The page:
Saturday, November 22, 2014

Time for a Recess


My friend Jason Hoffman recently completed this amazing arched 'recess' in a curved retaining wall, which is just part of a large dry stone patio project he was commissioned to build in Scotland. 



There are over 250 copes that all had to be painstakingly cut and similarly shaped and fitted over the length of the patio wall. Plus there is set of curved stairs 




Jason wrote and told me that this project ended up being an extremely wet and muddy one. It seems the area didn't drain very well. "The lack of drainage was very draining to work in every day."


Here's the finished project complete with newly laid stone patio.


The making of an arch is complicated enough without having to construct it on a curve.


Here's what Jason had to say about this one.

"Building curved arched recess problems no. 1... "Using a former which is rectangular rather than curved".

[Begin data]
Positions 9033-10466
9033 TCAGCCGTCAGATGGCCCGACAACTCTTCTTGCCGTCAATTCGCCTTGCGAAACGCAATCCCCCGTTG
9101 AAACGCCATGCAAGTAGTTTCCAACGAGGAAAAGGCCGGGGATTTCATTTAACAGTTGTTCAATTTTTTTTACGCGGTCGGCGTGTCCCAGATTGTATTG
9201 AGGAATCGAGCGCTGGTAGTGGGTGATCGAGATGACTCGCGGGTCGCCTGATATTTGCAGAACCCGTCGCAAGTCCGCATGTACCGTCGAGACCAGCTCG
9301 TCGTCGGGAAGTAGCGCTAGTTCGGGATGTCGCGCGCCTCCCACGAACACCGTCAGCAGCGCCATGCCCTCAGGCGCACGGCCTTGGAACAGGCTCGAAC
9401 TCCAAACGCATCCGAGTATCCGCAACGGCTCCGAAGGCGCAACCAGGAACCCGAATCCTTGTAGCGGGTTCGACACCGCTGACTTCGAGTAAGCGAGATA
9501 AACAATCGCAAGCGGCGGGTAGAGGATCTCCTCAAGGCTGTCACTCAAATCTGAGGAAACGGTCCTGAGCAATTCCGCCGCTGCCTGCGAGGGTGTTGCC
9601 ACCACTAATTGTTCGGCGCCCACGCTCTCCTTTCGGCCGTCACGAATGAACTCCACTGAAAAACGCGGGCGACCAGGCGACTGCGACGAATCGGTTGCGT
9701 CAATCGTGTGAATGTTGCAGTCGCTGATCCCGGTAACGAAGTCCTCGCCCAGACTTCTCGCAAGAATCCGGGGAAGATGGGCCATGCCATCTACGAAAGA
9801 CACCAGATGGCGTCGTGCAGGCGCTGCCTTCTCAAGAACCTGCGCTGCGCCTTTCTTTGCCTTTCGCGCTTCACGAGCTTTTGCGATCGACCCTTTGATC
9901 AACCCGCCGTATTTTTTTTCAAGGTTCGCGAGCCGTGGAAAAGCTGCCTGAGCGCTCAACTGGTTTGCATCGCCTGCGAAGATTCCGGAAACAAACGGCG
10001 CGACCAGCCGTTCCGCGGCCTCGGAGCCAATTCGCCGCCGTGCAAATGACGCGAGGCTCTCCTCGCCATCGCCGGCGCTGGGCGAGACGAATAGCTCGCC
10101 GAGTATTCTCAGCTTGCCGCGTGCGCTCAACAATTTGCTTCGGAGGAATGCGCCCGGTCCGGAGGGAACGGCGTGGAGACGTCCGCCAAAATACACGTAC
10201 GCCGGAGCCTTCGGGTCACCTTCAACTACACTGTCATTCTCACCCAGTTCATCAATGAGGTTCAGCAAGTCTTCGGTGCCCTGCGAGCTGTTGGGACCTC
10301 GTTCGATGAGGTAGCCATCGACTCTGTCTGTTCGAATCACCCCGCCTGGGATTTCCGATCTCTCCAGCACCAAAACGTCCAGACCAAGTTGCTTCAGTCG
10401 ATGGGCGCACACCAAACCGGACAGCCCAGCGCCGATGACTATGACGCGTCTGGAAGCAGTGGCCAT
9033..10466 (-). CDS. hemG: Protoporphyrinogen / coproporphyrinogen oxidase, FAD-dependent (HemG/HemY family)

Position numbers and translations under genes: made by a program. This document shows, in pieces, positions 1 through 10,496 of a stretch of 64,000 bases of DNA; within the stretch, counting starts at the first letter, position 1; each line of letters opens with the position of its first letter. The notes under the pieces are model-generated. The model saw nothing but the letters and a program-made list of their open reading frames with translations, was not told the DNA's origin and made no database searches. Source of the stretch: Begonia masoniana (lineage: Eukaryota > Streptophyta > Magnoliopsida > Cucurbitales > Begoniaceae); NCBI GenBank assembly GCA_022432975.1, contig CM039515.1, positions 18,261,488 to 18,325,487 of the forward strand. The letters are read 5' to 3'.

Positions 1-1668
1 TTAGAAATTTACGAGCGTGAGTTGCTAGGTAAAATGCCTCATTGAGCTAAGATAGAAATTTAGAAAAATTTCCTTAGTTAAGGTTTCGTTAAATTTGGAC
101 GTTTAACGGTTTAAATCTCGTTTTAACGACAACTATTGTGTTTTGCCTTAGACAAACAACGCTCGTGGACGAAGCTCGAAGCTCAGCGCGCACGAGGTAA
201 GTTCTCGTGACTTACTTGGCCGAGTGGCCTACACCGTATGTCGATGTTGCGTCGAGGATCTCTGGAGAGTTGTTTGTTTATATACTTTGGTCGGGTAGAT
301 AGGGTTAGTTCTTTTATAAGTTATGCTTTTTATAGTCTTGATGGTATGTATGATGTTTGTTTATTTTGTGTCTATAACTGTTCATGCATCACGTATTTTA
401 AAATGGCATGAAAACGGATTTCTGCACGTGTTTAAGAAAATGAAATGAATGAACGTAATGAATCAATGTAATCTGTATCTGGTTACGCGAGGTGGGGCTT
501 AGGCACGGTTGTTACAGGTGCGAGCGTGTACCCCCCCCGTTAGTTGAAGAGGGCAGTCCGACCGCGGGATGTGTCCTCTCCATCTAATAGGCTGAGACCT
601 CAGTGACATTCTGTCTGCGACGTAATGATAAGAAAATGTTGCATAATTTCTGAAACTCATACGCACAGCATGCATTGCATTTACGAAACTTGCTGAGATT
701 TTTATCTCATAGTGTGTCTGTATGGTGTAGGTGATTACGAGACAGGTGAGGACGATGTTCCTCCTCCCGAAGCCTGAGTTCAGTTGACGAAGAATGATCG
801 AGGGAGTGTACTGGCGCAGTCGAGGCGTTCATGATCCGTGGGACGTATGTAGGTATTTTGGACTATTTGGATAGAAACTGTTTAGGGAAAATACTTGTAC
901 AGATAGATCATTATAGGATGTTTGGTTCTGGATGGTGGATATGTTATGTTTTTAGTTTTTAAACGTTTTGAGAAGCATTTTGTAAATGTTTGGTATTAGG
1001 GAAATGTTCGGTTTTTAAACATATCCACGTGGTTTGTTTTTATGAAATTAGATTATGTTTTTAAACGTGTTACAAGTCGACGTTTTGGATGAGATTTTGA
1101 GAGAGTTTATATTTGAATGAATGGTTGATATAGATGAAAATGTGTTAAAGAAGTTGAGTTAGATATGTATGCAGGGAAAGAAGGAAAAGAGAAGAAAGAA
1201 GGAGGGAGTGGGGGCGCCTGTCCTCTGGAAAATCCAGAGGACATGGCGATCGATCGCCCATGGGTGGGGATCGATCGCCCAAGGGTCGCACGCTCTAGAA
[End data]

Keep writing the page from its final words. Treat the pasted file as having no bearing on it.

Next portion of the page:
I realized that using a straight wooden former for building a curved arch was not going to be ideal.

The black tape marks the line of the outside face of the arch. As you can see, the curve comes in quite a bit

As with a straight arch the outside voussoir stones are resting on the wooden former. The inside voussoir stones are having to be pinned with small shims to keep them in place."



Although he loves building them, Jason says it looks like he's going to be taking a recess from building arches for a while. 

2 comments:

  1. how is the form removed when it sits on solid 'bench'

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  2. The form was placed on some offcuts of 10mm plywood. When it was time to remove the form, these were hammered out. However, the form was pretty much stuck in place (although the arch was now free-standing). I had to remove all of the screws holding the wood together in order to remove it.

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